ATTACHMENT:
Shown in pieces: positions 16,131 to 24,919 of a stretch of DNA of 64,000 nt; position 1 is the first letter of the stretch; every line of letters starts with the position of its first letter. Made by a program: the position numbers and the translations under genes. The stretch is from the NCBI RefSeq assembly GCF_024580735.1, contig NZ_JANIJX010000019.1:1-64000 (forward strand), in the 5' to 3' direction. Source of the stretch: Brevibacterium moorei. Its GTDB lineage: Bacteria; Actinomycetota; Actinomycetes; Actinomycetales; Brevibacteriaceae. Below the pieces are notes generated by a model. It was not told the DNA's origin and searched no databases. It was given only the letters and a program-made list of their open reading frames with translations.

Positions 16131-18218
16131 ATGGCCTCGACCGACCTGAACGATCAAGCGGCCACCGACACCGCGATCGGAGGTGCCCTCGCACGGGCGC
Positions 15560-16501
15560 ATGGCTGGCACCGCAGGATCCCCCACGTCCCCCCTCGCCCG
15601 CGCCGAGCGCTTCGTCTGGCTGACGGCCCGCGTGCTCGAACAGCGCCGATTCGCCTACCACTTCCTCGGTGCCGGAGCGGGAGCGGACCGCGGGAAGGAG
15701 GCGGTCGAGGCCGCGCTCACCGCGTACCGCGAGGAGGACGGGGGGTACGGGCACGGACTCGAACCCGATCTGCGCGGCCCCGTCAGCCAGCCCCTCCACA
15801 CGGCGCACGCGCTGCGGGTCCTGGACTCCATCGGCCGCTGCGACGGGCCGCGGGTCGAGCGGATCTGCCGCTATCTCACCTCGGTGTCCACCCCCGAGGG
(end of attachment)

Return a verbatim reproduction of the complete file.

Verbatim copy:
Shown in pieces: positions 16,131 to 24,919 of a stretch of DNA of 64,000 nt; position 1 is the first letter of the stretch; every line of letters starts with the position of its first letter. Made by a program: the position numbers and the translations under genes. The stretch is from the NCBI RefSeq assembly GCF_024580735.1, contig NZ_JANIJX010000019.1:1-64000 (forward strand), in the 5' to 3' direction. Source of the stretch: Brevibacterium moorei. Its GTDB lineage: Bacteria; Actinomycetota; Actinomycetes; Actinomycetales; Brevibacteriaceae. Below the pieces are notes generated by a model. It was not told the DNA's origin and searched no databases. It was given only the letters and a program-made list of their open reading frames with translations.

Positions 16131-18218
16131 ATGGCCTCGACCGACCTGAACGATCAAGCGGCCACCGACACCGCGATCGGAGGTGCCCTCGCACGGGCGC
Positions 15560-16501
15560 ATGGCTGGCACCGCAGGATCCCCCACGTCCCCCCTCGCCCG
15601 CGCCGAGCGCTTCGTCTGGCTGACGGCCCGCGTGCTCGAACAGCGCCGATTCGCCTACCACTTCCTCGGTGCCGGAGCGGGAGCGGACCGCGGGAAGGAG
15701 GCGGTCGAGGCCGCGCTCACCGCGTACCGCGAGGAGGACGGGGGGTACGGGCACGGACTCGAACCCGATCTGCGCGGCCCCGTCAGCCAGCCCCTCCACA
15801 CGGCGCACGCGCTGCGGGTCCTGGACTCCATCGGCCGCTGCGACGGGCCGCGGGTCGAGCGGATCTGCCGCTATCTCACCTCGGTGTCCACCCCCGAGGG